As my husband entered the bathroom, I sat cheerfully on the bed. Part of me enjoys playing doctor with him.

Eric wrapped the cuff around my arm and smiled with his gorgeous broad mouth. I began to breathe deeply, comforted by his presence. He squeezed the pressure bulb. Deep breaths, Anjana, I thought to myself.

I felt a pang of anxiety as the numbers revealed themselves and my arm felt tight in the cuff. I began to squirm.

“Honey, relax. Your blood pressure is not high, it’s like 120/75 although it was too noisy to tell. Let’s take it again.”

Where is the grace? I thought to myself.

My husband got up and walked into the bathroom, and quickly came back to sit down on our bed. I took a deep breath and we began again.

Pressure bulb in hand, Eric began squeezing the cuff.

BAM! The sky fell.

A loud crash in the master bathroom followed by an explosion of tile, debris, and dust, came flying from the vicinity of our tub, mere seconds after Eric left it. We both screamed. I screamed out for my son. He was alright. Eric looked into the bathroom and said, “There are headlights in the bathroom. It’s a car. A car crashed in our bathroom.”

We just closed on the house on September 11, the anniversary day of my mother’s funeral in 1993, and the anniversary day that I lost 9 co-workers from Alliance Consulting Group’s New York office. I left that job two weeks before September 11, 2001 because when offered a promotion, which meant trips to the New York office, I didn’t feel right.

Our house 12

On this night, I was too afraid to look into the car to see if the driver was alright, because I didn’t want to see a dead body.

An unlicensed driver delivering food from Aladdin Grill decided to leave his 2006 Ford Explorer running atop the hill behind our house, while I writhed in pain, and debated taking a shower. The SUV careened by itself in a perfectly straight line, down the hill and into our master bathroom just in time for it to have profound meaning. Had I been in the shower, I would have been killed.  Had my gorgeous husband done one thing different, he would have perished.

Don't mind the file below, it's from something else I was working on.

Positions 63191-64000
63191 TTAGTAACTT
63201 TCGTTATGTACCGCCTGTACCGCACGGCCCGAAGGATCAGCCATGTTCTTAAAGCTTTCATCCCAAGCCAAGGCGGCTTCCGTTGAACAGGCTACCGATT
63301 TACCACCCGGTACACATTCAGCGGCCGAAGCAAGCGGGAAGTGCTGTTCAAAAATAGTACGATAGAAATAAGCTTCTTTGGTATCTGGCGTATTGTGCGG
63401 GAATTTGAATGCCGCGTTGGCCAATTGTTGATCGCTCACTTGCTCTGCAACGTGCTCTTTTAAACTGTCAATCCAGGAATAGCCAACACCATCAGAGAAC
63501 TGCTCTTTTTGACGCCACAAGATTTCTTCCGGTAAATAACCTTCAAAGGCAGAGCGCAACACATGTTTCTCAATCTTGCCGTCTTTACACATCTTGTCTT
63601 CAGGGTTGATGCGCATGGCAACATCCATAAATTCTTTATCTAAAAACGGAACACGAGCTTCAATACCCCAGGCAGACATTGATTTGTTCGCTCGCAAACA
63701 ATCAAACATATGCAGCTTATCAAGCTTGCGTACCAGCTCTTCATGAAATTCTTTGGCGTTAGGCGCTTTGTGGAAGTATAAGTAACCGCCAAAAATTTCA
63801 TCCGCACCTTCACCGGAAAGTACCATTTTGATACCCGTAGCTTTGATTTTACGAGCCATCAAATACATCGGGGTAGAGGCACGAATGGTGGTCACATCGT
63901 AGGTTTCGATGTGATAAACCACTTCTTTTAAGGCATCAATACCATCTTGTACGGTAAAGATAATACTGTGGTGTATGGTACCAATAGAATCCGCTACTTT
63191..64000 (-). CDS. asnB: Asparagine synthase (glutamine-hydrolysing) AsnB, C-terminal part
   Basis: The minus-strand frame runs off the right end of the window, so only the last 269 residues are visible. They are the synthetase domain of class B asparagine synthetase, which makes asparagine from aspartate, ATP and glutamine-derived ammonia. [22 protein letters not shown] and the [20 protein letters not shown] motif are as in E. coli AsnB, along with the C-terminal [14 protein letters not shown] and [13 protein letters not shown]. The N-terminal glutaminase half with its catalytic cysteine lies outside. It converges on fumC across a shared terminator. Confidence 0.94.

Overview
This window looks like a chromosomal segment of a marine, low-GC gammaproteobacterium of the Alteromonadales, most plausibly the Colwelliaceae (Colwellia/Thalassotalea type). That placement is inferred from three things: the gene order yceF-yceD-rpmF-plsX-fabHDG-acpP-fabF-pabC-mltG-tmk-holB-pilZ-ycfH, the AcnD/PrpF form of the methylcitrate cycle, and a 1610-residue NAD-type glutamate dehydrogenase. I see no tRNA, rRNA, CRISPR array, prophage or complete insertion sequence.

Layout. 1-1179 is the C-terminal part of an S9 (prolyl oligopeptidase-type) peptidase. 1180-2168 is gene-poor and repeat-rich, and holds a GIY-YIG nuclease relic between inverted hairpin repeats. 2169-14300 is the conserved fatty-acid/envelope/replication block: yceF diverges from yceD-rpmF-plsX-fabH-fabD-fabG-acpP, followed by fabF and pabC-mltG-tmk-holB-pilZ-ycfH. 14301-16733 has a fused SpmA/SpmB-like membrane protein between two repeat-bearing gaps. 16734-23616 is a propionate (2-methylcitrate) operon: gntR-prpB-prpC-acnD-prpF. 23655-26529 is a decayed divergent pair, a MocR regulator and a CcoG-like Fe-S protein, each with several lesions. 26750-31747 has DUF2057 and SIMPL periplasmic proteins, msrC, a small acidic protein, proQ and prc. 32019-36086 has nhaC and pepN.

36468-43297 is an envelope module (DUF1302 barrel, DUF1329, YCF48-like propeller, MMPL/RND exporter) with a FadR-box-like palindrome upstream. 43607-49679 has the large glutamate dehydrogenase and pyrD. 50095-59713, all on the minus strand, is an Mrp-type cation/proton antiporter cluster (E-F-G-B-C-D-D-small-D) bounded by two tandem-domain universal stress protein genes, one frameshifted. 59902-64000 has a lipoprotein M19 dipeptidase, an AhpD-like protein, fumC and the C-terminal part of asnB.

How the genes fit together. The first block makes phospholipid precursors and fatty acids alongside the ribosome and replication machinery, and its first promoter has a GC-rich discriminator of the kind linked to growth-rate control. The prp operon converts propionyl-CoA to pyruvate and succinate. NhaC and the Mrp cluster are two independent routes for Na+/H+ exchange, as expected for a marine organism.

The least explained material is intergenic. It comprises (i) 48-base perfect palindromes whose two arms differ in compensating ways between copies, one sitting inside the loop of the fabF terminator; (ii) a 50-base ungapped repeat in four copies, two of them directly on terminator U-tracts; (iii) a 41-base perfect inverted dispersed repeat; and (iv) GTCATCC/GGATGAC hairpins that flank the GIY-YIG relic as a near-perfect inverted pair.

So this is grace.

Grace has always been a companion to my life-long anxiety issue, but my fears have oftentimes been so big that I couldn’t see that they were supplicating to grace and grace heard the cry for help each and every time, sparing me from moments that would have drastically changed or taken my life and the lives of those I love.

There is a genderless, formless, all and nothing, beautiful, omnipresent and intelligent benevolent higher power watching over us and I am thankful for our lives as a gift. Ear pain never felt so good. Grace is the moment when life happens to change on a dime, and you realize you need to catch your breath and there is a gust of wind to give it to you.

The first thing I did after the crash was thank God and grab my manuscript. I got down on my knees in gratitude that I didn’t take a shower as the fire department, police, and rescue teams came to our aid. After I calmed down, I heard the driver was of Arabic decent and unlicensed. I felt the need to talk to him. I walked over to him and told him this:

“All things happen for a reason. And I don’t want you to feel guilty. It is a miracle that we are all safe and alive. Alhamdulillah.” Pronounced Al-Hamdu- Lee-LAH, this phrase in Arabic means “to God be praised.” We cried and hugged. This is grace, and I didn’t even realize it as it was happening.

And as I sit in this unfamiliar place, in an unfamiliar hotel room, postulating on the gravity of life, I am filled with pure gratitude. I may not have my home or my fancy bathroom, but I certainly have my life. Thank you, grace. You have helped me see that I truly deserve to be here, and are meant to be here celebrating the gift of life with my family.

The virtue of grace inhabited our midst, careened down a steep hill into my home, in a vehicle known to roll over on sharp turns.  I finally received the message. It is not about defining a virtue but embodying the virtue. My life was spared by the beautiful graciousness of timing, serendipity, and instincts, all of which resides in the infinitely gorgeous mind of God, who’s nature evolves alongside all of us each and every day.


Watch the story on WATE 6 On Your Side

3 Comments Add yours

  1. Thanks for the ping back!


  2. Eric R. Dixon says:

    I love your ability to find the positive message in adversity. This is truly something that the world needs and you are doing it, Anjana!